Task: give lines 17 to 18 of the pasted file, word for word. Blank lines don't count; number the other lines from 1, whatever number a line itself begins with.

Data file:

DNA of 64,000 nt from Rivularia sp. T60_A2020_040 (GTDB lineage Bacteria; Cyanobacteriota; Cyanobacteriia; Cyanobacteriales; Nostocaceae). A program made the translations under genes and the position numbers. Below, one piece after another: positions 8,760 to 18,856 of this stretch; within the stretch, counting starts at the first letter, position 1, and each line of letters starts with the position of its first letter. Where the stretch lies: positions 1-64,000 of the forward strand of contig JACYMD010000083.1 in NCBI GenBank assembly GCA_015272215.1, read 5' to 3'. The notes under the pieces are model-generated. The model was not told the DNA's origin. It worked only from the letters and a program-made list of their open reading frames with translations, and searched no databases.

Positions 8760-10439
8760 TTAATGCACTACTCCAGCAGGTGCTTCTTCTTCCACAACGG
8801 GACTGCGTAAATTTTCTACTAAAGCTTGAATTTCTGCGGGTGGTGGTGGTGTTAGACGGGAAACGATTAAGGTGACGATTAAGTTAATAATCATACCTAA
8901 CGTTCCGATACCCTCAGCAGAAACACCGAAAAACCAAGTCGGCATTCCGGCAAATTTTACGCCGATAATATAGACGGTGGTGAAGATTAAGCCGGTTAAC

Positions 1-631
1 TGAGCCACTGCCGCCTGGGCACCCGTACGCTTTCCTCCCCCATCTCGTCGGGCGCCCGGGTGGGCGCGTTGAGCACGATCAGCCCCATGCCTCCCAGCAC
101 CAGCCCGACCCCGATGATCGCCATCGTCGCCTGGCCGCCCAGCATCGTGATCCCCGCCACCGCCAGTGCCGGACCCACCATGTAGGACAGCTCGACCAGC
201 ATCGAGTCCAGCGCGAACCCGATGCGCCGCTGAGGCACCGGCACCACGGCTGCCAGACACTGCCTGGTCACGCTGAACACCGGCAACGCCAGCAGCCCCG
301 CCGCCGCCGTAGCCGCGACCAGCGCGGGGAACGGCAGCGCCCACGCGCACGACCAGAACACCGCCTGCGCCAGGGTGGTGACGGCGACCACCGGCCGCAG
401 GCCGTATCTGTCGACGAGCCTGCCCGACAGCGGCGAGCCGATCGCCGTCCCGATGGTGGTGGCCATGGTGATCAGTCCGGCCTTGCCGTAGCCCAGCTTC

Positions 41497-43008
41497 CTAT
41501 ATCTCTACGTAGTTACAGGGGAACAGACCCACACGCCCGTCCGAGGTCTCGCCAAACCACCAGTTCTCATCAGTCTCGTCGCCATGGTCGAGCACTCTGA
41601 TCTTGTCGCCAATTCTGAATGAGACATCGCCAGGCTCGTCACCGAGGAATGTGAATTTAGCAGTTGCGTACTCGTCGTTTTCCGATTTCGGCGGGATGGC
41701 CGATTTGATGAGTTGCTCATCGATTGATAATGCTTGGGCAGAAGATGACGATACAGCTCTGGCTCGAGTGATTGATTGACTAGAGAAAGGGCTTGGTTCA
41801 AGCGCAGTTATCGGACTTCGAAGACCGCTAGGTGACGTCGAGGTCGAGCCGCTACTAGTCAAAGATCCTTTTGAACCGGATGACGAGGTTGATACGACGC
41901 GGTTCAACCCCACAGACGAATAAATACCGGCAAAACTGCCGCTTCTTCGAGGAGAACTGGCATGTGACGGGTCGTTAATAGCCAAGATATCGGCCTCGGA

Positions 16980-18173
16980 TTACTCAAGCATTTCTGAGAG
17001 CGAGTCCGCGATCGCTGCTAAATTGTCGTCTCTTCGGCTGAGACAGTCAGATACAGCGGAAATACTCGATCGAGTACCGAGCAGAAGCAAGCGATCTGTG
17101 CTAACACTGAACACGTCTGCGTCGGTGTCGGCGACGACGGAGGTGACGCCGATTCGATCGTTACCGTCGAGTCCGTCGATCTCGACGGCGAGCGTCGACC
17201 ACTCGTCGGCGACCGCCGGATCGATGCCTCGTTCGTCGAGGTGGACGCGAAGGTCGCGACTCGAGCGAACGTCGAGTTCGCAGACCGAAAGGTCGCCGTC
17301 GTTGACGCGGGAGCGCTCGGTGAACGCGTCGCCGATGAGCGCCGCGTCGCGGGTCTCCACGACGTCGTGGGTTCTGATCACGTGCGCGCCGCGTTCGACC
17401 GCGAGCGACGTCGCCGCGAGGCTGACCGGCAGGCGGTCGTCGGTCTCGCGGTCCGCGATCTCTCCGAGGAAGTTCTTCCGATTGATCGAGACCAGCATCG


41801 AGCGCAGTTATCGGACTTCGAAGACCGCTAGGTGACGTCGAGGTCGAGCCGCTACTAGTCAAAGATCCTTTTGAACCGGATGACGAGGTTGATACGACGC
41901 GGTTCAACCCCACAGACGAATAAATACCGGCAAAACTGCCGCTTCTTCGAGGAGAACTGGCATGTGACGGGTCGTTAATAGCCAAGATATCGGCCTCGGA